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He Sleeps A Novel

Reginald McKnight

Picador

0312421044

9780312421045

Trade Paperback

224 Pages

$17.00

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African American anthropologist Bertrand Milworth has ostensibly come to Senegal to do field research. But in truth, he has left his home in Denver to gain a fresh perspective on his marriage, which is troubled by an unusual sexual and racial conundrum. Struggling to fit in with his new Senegalese family—Alaine, his wife Kene, and their young daughter—Bertrand is, for the the first time in his life, haunted by surreal and increasingly violent dreams. His waking hours are no less sinister; unwittingly, it seems, Bertrand has become caught in the tension—sexual and otherwise—building between the married couple. His relations with the rest of the village community are also strained; he can't escape the sensation that he's being set up for a grand-scale betrayal. As his sense of isolation and alienation escalates, he comes to believe that not only his fragile sense of identity but his very life is at stake.

He Sleeps is "a love story," as Frederick Busch has noted, "in letters and an anthropologist's report. Its subjects are language, sexuality, and race . . . The revelations of this tough, taut novel are about the waking realities of how we live right here."

REVIEWS

Praise for He Sleeps

"A sly, deep, perverse study of black middle-class alienation . . . Subtle and beautifully tuned. McKnight has fused poetic structure with the suspense thriller."—The New York Times Book Review

"An extraordinary job . . . With fluid, frank authority, McKnight addresses the sticky ironies of racial and national identity . . . invigorating."—The Seattle Times

"The book itself seems blessed . . . McKnight's novel pays homage to the African literary tradition at the same time it takes on a hallucinatory life of its own."—Alan Cheuse, National Public Radio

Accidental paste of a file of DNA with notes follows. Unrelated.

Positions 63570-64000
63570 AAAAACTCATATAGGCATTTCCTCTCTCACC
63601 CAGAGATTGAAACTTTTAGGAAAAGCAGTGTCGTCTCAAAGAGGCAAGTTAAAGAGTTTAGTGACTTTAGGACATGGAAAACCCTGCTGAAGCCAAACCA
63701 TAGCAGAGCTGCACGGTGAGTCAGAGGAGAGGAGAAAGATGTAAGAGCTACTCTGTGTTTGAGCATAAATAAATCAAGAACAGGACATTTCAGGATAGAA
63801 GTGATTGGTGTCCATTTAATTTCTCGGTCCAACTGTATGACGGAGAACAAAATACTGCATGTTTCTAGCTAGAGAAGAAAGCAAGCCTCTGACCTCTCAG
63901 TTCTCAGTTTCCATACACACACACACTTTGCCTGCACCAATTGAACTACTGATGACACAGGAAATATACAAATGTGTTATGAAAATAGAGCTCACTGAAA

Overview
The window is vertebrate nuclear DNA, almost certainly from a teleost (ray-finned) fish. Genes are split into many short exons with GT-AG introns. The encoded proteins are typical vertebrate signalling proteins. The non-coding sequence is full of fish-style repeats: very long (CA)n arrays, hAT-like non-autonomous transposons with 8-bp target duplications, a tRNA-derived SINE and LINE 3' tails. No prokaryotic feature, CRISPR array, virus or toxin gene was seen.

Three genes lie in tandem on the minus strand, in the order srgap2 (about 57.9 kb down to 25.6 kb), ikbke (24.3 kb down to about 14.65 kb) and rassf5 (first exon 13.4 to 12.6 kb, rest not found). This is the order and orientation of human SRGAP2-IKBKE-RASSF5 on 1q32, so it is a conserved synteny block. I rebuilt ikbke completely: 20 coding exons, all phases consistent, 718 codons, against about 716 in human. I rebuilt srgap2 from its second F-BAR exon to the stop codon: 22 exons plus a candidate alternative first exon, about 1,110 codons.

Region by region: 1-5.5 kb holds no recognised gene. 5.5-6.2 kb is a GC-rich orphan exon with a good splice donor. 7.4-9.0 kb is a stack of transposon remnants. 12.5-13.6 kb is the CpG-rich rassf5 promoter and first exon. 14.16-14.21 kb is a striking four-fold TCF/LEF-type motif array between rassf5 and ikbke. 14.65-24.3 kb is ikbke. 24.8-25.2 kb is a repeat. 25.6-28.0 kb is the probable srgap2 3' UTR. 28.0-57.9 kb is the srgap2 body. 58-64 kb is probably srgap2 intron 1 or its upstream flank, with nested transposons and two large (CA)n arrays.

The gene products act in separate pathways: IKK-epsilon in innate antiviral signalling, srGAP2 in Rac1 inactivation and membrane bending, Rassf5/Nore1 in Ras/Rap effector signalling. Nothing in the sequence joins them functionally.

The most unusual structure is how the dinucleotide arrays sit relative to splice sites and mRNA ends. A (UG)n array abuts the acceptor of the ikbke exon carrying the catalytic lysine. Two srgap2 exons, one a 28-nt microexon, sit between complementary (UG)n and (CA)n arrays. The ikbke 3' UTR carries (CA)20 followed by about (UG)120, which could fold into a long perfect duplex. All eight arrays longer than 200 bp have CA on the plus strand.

"McKnight forces us to think about race, sex, denial, but even more significantly, he forces us to feel."—Los Angeles Times

"An extraordinary novel, technically daring and thematically subtle and complicated. Bertrand's loneliness transcends race and time."—Ha Jin, author of Waiting

"McKnight examines Bertrand from every angle, gracefully switching between first-, third-, and even second-person narration, creating a complex portrait of a deeply conflicted man."—Booklist

"A compact, multivoiced novel . . . ambitious."—Kirkus Reviews

"McKnight's He Sleeps is both haunted and haunting, a veritably spellbound book. A sensitive and accurate portrayal of the uneasy interface between black Americans and African culture, this novel follows the tangled roots of racism back to the germinal point, but leaves us with a sense of common humanity."—Madison Smartt Bell, author of The Master of the Crossroads

"An ambitious inquiry into the nature of the self: identity at risk. He Sleeps walks the tightrope—between first and third person, black and white, growth and dissolution—with great skill. In the process of delineating this no-man's-land between America and Africa, McKnight again claims territory all his own: that place where daydream and nightmare conjoin."—Nicholas Delbanco, author of What Remains

"In this passionately written, thoughtfully conceived novel, McKnight portrays a man's confrontation with racial identity in its most elemental form . . . [The novel's] language wonderfully evokes the sights and smells of the African landscape . . . McKnight's intricate plot remains gripping, and he constructs an illuminating tale about race, gender and our fragile sense of self."—Publishers Weekly

Reviews from Goodreads

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BOOK EXCERPTS

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Reginald McKnight teaches at the University of Michigan. He has received an NEA Grant, an O. Henry Award, a Whiting Award, and the Drue Heinz Literature Prize. His previous work includes Moustapha's Eclipse, I Get on the Bus, The Kind of Light That Shines on Texas, and White Boys.
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ABOUT THE AUTHOR

  • Reginald McKnight

  • Reginald McKnight teaches at the University of Michigan. He has received an NEA Grant, an O. Henry Award, a Whiting Award, and the Drue Heinz Literature Prize. His previous work includes Moustapha's Eclipse, I Get on the Bus, The Kind of Light That Shines on Texas, and White Boys.
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